A little biography of Dostoevsky

29 August 2012 § Leave a comment

I thought my book probably needed a brief chronology of Dostoevsky’s life, and I was going to do a straightforward timeline, but all modern editions of the novels have those anyway, so I thought it would be more fun to write a short biography which, I hope, introduces all the events that I mention in the book. 

Fyodor Mikhailovich Dostoevsky was born in Moscow, on 30 October 1821[1], the second son of a military doctor. His father was strict, but loving, and Dostoevsky spent an uneventful childhood in Moscow, and at the family’s small country estate at Darovoe in Tula Province. At his father’s wishes, Dostoevsky studied at The Academy of Military Engineers in St Petersburg, but by the time he graduated, his father had died and he left the army in 1844 to pursue his literary interests.

The 1840s were years of potentially exciting political developments, in Russia and Europe, characterised by the growth of liberal ideas, and early socialism. In this climate, Dostoevsky’s debut novel, Poor People (1846) was ecstatically received but his more experimental follow-ups were less successful, and largely forgotten, with the exception of The Double (1846)– a fascinating psychological study that is perhaps more comprehensible to later readers than it was in the 1840s.

The failed European revolutions of 1848 terrified the Russian authorities, and the political atmosphere became increasingly repressive. Dostoevsky had become a member of a clandestine political group, and although their activities were mostly confined to discussion only, they were all arrested in 1849. After several months imprisoned in the Peter Paul Fortress in St Petersburg , he and his companions were led out onto Semenovsky Square, whereupon the death sentence was pronounced, and the accused were prepared for the firing squad. This was, however, a sadistic joke on the part of the authorities, for a pardon was immediately announced, and the men were sentenced to hard labour in Siberia instead.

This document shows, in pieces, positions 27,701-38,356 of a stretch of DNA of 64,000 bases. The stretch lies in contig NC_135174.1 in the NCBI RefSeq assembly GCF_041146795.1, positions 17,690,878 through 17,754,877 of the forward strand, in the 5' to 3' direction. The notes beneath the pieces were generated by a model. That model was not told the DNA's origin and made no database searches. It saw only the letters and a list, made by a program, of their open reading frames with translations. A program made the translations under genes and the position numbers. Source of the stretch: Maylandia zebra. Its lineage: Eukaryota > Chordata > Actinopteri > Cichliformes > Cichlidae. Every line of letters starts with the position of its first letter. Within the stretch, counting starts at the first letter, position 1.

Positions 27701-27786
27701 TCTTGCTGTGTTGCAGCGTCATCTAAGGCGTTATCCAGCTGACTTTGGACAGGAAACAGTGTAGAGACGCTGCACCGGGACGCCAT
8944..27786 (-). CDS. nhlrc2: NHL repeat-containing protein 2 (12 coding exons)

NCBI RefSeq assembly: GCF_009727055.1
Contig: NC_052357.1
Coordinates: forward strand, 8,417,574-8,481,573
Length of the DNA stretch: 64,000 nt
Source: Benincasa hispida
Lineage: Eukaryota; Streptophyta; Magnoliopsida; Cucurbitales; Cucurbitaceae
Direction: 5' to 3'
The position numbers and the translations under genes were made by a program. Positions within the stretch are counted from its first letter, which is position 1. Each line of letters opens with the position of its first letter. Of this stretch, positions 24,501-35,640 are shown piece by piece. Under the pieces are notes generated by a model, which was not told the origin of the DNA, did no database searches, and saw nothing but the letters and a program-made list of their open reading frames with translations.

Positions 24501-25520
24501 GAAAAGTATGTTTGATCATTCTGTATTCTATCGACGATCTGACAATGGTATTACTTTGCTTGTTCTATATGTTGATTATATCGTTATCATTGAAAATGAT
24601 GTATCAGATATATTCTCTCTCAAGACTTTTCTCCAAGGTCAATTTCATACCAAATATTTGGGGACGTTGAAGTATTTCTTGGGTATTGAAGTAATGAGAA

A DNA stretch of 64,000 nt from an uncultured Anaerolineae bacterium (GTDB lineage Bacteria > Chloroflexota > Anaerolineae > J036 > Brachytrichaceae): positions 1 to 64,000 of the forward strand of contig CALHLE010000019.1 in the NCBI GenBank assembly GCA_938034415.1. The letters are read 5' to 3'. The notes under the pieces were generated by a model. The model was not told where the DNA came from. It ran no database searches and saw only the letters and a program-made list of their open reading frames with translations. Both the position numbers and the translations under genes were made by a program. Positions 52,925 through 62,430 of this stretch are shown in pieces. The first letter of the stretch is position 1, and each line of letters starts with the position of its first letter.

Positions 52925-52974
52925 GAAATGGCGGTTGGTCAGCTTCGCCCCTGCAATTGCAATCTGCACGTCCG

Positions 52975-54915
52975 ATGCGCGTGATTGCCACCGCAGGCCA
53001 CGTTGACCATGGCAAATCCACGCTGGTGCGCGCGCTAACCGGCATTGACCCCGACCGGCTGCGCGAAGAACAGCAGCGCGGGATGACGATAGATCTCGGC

Dostoevsky spent four years in prison, in Omsk, an experience he later fictionalised in Notes from the House of the Dead (published 1861). He was released from prison in 1854, but had to remain in exile in Siberia for another five years, until, in 1859 he was finally granted permission to return to European Russia. Dostoevsky had written several novellas and articles during his exile, including The Village of Stepanchikovo, and on returning to St Petersburg, he plunged himself back into literary activity and political debate, and made his first visits to Europe. He and his older brother, Mikhail, published two journals, first Time and then Epoch, and his first major novels were serialised in these journals: Humiliated and Insulted (1861) and Notes from Underground(1864) prepared the way and then, in 1866, came Crime and Punishment, the first of his four great novels.

Whilst exiled in Siberia, Dostoevsky fell in love with Maria Isaeva, the wife of a poor schoolmaster, and they married shortly after her husband’s death. The marriage did not get off to a good start when Dostoevsky suffered the horrors of his first major epileptic fit on their wedding night – he had already had a few minor attacks, but this fateful night confirmed Dostoevsky’s suspicion about his condition. The marriage was not particularly happy and Maria died in 1864. A few years later, Dostoevsky married his second wife, Anna Snitkina who had been employed as his stenographer.

His second honeymoon was, in some ways, as unlucky as his first, but his new wife was made of much tougher material than Maria and the marriage was long and happy. The newly-weds intended to travel to Europe for a few months, but Dostoevsky had accrued such terrible debts in Russia that they had to remain abroad so that he could avoid debtors’ prison. The couple lived an itinerant life, Dostoevsky was possessed by a gambling addiction that continued to destroy their fragile finances, and their adored first child died at the age of just three months, but somehow he managed to write his second masterpiece, The Idiot(1868)which, unsurprisingly, is one of his darkest works.

By 1871, the Dostoevskys’ financial position had stabilised enough that they were able to return to St Petersburg, and in 1872 Dostoevsky completed his political novel The Devils, the first part of which had been published while he was still abroad. Anna took a firm hand on the family finances, managing negotiations with creditors and publishers, and eventually running the business of publishing Dostoevsky’s books herself. In the 1870s, Dostoevsky was at last able to enjoy a comfortable family life, dividing his time between literary life in St Petersburg and a summer cottage in the small town of Staraya Russa, and taking great delight in bringing up his two children, Lyubov and Fyodor (although a second son, Alexey, tragically died of epilepsy, in 1878, aged just three). His wildly popular one-man journal, Diary of a Writer, which was published by the Dostoevskys in 1876-77 established his reputation as one of the country’s foremost writers and commentators, but he had to stop publication so that he could concentrate on his last, and greatest novel, The Karamazov Brothers.